In John 14:15, Jesus Christ gave us a simple litmus test to see if we really love Him. Does loving God require action on our part?
What does John 14:15 say?
“If you love Me, keep My commandments.”
Most of the Christian world would be quick to answer this question with a resounding yes! But it may not be as simple as they think.
We should love God—He absolutely wants us to love Him! But what does it actually mean to love Him?
Many people profess that they love God—and express it verbally. But do they love Him enough to show love to Him as He commanded? Do they even understand what it means to love God?
It may sound surprising, but most professing Christians don’t love God according to His definition of love.
God tells us exactly what it means to love Him.
The Bible gives us clear instructions on how God wants us to manifest our love for Him. Unfortunately, much of the world today ignores His words.
So, what does it really mean to love God? Let’s explore what His Word says.
If you love Him, keep His commandments
In John 14:15, Jesus Christ made it quite clear how His disciples were to show their love for Him: “If you love Me, keep My commandments.”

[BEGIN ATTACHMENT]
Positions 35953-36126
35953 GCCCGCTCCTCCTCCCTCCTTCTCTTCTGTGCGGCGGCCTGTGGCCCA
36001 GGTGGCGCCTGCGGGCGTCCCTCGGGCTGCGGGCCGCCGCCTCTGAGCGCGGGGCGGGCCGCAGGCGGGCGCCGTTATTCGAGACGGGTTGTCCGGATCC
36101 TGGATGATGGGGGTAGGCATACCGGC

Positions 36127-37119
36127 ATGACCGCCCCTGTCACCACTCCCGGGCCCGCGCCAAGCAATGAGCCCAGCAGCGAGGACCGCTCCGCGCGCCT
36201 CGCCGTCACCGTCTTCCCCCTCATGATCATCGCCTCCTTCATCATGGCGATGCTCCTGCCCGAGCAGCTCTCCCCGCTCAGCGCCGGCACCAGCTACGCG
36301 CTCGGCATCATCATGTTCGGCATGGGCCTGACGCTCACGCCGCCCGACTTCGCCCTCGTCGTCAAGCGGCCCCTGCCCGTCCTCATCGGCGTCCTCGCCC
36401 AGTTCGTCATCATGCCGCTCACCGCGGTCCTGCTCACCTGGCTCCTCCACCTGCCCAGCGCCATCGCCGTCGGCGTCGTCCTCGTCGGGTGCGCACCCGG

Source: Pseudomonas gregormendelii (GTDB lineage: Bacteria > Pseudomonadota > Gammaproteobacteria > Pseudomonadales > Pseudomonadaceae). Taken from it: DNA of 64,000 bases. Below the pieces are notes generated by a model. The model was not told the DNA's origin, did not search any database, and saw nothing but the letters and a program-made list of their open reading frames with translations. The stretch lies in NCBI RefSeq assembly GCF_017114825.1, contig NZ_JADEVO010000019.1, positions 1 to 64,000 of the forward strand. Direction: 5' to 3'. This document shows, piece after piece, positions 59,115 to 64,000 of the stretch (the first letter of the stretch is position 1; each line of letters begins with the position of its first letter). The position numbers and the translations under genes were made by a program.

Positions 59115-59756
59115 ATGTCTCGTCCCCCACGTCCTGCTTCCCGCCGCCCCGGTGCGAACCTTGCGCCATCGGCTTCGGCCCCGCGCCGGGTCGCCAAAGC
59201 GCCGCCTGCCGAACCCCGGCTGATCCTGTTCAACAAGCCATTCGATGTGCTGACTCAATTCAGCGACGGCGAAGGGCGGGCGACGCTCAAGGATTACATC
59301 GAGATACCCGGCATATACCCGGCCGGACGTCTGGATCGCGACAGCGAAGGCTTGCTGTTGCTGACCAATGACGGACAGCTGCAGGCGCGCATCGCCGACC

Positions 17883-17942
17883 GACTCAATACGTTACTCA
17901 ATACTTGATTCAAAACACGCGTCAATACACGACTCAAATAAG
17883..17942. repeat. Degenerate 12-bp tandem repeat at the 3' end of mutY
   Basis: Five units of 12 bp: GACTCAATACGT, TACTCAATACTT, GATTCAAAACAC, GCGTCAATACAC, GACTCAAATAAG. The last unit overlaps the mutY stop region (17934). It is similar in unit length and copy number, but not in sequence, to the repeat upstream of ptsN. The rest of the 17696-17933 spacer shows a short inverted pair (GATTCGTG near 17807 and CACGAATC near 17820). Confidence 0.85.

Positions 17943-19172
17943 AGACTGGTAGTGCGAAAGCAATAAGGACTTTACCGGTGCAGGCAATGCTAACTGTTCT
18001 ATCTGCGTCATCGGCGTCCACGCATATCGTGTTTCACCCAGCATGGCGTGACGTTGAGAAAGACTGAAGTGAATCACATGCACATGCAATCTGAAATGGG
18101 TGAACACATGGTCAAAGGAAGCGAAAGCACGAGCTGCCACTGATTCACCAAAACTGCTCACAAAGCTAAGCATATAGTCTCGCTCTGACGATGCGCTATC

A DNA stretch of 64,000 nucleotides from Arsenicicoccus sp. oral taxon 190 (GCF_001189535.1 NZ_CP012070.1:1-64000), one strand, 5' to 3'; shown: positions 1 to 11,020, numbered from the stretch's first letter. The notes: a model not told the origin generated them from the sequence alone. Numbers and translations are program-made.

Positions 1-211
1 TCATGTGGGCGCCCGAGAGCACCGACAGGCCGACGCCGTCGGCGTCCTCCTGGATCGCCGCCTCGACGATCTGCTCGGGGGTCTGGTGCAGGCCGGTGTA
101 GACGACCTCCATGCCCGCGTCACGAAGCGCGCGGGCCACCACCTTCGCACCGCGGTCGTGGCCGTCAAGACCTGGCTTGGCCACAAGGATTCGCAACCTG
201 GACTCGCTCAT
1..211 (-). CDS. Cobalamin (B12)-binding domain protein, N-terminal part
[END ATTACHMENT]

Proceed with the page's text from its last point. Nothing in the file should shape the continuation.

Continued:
That’s it. No qualifiers. No “ifs.” No excuses. If someone truly loves Jesus Christ, then he or she will keep His commandments.
Jesus Christ made this same point on five different occasions throughout this discourse, saying:
- “If you love Me, keep My commandments” (John 14:15).
- “He who has My commandments and keeps them, it is He who loves Me” (verse 21).
- “If anyone loves Me, he will keep My word” (verse 23).
- “If you keep My commandments, you will abide in My love” (John 15:10).
- “You are My friends if you do whatever I command you” (verse 14).
If people truly love God, they will demonstrate it in the way that they live their lives. If Jesus Christ, the Son of God, repeated the same point five times on the evening before His death, He wants us to take note of it.
His words can be boiled down to a simple “if, then” statement:
If you love God, then you will keep His commandments.
The inverse is also true:
If you don’t keep God’s commandments, then you don’t really love Him.